Household Items That Could Damage Your Hearing

Household Items That Could Damage Your Hearing

In Hearing Loss by Bary E. Williams Au.D.

When we think of dangers lurking within the home, we aren’t typically looking for dangerously loud sounds. But exposing your ears to dangerously loud noise can contribute to hearing loss. 


Our world is louder than ever before. The human ear evolved over thousands of years before the advent of modern machinery. That means that electrical amplification, industrial machinery, and earbuds place a heavier burden on our ears than they were originally designed for. When you think of cautionary habits to adopt in the hopes of prolonging your good health, add avoiding daily exposure to too-loud noise to your list.

How hearing loss works

We can safely hear a wide range of noise. Certainly, we are not the most gifted listeners of the animal kingdom, but it is a marvel that we can hear both a whisper and a shout. This is due to the architecture of our ear, beginning with the wide outer shell which collects noise from the external world. From there, noise travels into our ears until it reaches the fine hair cells of the inner ear. At this juncture, noise is translated into sound information and travels via the auditory nerve to the brain’s processing centers. 


As the hair cells of the inner ear age, they fall into decline. They don’t repair themselves, nor do they repopulate. Our ears can no longer collect all the noise of the external world and our experience is that we hear less. This is part of the natural aging process and we call this type of hearing loss age-related. It is a progressive condition, which is to say that it gets worse with time. Another way that these cells can fall into decline is via exposure to excessive noise. 

Noise-induced hearing loss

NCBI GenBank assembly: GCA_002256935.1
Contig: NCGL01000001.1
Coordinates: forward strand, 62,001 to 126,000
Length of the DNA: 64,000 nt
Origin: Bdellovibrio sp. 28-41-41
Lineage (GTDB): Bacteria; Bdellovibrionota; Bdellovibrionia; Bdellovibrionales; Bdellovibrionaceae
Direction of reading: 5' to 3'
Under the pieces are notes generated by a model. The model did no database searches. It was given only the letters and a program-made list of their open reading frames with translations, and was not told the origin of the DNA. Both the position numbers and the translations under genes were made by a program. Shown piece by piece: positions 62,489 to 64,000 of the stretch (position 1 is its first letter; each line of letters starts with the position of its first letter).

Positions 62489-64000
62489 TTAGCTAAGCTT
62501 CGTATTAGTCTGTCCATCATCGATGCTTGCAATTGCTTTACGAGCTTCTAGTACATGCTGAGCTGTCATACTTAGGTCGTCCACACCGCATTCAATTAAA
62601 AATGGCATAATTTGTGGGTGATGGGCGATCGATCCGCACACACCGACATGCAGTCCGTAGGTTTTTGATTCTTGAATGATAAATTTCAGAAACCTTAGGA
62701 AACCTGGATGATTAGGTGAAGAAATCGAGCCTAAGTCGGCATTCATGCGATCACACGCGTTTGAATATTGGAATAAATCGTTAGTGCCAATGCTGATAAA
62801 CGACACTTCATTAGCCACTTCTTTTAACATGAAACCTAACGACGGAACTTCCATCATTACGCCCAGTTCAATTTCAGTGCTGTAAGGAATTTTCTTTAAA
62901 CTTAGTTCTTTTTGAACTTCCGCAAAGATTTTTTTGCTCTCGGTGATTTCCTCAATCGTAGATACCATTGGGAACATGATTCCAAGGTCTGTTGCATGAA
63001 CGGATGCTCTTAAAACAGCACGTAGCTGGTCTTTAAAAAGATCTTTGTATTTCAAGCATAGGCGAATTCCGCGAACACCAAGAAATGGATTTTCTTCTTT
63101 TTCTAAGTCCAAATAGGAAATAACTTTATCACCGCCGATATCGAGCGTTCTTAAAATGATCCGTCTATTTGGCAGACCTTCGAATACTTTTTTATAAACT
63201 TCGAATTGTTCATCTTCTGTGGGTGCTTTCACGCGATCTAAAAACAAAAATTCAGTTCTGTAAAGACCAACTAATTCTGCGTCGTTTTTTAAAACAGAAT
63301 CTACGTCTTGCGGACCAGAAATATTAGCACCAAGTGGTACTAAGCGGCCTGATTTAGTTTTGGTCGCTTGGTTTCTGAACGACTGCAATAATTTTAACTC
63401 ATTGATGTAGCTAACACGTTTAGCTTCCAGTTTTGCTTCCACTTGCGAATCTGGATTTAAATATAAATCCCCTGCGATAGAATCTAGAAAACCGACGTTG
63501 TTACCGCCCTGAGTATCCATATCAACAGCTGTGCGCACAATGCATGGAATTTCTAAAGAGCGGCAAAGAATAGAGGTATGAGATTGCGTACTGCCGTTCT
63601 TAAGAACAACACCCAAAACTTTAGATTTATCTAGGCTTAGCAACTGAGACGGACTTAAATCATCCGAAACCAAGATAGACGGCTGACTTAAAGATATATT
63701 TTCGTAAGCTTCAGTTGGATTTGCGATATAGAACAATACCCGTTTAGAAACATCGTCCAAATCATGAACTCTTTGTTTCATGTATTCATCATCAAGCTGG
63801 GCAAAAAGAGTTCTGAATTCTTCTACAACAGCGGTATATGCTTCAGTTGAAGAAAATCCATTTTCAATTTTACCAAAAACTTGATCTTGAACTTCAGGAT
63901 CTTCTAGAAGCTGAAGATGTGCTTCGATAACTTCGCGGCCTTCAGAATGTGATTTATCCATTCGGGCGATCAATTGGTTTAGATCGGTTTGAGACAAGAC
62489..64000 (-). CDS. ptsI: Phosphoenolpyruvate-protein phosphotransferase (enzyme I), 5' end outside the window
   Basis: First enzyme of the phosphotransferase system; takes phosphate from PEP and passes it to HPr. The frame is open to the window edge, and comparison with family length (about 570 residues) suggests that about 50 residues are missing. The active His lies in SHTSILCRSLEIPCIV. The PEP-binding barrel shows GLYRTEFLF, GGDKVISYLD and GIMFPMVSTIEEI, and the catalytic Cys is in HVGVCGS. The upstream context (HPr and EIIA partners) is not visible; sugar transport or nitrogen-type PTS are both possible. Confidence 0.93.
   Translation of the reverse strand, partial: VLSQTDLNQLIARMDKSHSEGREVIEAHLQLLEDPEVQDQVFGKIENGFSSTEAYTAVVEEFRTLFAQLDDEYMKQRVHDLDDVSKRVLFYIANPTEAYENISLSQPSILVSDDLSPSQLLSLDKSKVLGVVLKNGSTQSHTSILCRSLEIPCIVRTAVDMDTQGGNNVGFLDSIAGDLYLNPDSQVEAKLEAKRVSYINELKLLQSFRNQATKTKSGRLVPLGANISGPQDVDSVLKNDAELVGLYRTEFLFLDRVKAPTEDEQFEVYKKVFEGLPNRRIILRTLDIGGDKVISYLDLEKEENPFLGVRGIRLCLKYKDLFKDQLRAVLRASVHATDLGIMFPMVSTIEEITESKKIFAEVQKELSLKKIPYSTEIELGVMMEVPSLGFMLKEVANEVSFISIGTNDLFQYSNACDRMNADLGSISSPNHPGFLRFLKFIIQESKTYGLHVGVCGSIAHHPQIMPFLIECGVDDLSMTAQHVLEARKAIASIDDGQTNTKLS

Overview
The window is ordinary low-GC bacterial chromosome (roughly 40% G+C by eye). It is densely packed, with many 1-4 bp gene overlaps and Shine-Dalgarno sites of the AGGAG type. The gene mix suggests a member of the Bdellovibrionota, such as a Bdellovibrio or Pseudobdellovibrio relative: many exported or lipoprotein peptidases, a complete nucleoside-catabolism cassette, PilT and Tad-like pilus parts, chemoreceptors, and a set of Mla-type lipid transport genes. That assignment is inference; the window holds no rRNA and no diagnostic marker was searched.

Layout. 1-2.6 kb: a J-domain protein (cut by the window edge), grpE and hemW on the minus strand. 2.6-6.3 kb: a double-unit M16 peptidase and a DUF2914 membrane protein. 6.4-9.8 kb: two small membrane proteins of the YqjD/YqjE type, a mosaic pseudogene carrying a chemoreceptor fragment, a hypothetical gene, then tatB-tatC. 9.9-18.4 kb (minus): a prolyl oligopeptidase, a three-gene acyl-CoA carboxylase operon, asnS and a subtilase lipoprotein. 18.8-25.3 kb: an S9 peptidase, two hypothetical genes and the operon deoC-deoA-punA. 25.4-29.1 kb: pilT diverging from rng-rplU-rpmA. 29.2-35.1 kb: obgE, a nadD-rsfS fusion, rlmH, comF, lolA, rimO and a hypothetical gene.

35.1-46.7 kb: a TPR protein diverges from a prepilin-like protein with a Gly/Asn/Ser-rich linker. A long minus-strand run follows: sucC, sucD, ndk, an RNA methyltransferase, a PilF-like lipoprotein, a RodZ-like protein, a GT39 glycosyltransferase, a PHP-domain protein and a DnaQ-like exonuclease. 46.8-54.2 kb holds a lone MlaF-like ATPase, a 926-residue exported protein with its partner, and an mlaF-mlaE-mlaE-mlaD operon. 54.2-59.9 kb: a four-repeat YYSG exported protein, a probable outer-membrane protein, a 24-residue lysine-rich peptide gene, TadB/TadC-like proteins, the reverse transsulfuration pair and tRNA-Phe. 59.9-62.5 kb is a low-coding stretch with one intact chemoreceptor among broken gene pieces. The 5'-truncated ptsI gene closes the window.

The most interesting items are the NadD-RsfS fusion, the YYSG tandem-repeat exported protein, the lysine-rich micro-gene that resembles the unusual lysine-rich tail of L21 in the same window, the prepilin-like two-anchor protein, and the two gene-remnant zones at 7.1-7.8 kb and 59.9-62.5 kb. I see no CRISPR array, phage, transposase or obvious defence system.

Those delicate cells of the inner ear are sensitive and can collect quiet sounds, like a whisper or running water in the distance. They can also withstand noise up to 85 decibels, which is the unit of measurement for sound. To put that into perspective, normal conversation is about 65 decibels, while a loud rock concert might be up to 120 decibels. While their range is significant, excessive noise does cause real damage and sometimes quickly.


When the inner cells are exposed to noises over 85 decibels for long periods (the standard recommendation is no longer than eight hours), they suffer. As volume increases, the duration we can safely listen shortens. For noises over 100 decibels, we incur risk when the duration exceeds 15 minutes. Extremely loud sounds can damage our ears in an instant. An explosion at close range might exceed 180 decibels and instantaneous damage is likely to occur. 


Dangerous decibels in the home

Mowing the lawn, a staple on the home chore list can expose you to 90 decibels of noise. Depending on your lot size and the time it takes to mow, you can do a lot of damage. Many people use a hairdryer regularly as part of their daily morning routine. A loud hairdryer can exceed 95 decibels. And it’s typically pointed in the direction of your ears! 


Now that even the everyday viewer is investing inexpensive home theater set-ups, audio equipment can make movie-viewing borderline dangerous to your hearing health. 


Earbuds and headphones are very powerful and we’re constantly connected to them. Maximum volumes can easily exceed 100 decibels. 

Ways to Protect your hearing at home

  • As a safety precaution, use hearing protection when you’re using tools like lawnmowers and leaf blowers. Noise-canceling headphones or custom earplugs should do the trick. 


  • Invest in a ‘quiet’ hairdryer. These models typically output much less sound, closer to normal conversation.


  • Set your home audio system to output between 70-80 decibels. You won’t get the shelf-shaking thrill of maximum output, but your ears will thank you. Not to mention that the sound quality itself will be exponentially better.

  • Monitor your volume control. As a rule, set volumes at around 50 percent of their maximum and never exceed two-thirds of maximum volume. 


Schedule a hearing consultation

The immediate effects of noise-induced hearing damage can be experienced as pain in the ears or a muffled sense of sound. The long-term effects are more subtle and you should seek an expert opinion to confirm your suspicions. Schedule a hearing test with us today to find out if excessive noise has had an impact on your healthy hearing. 

Bary E. Williams Au.D.
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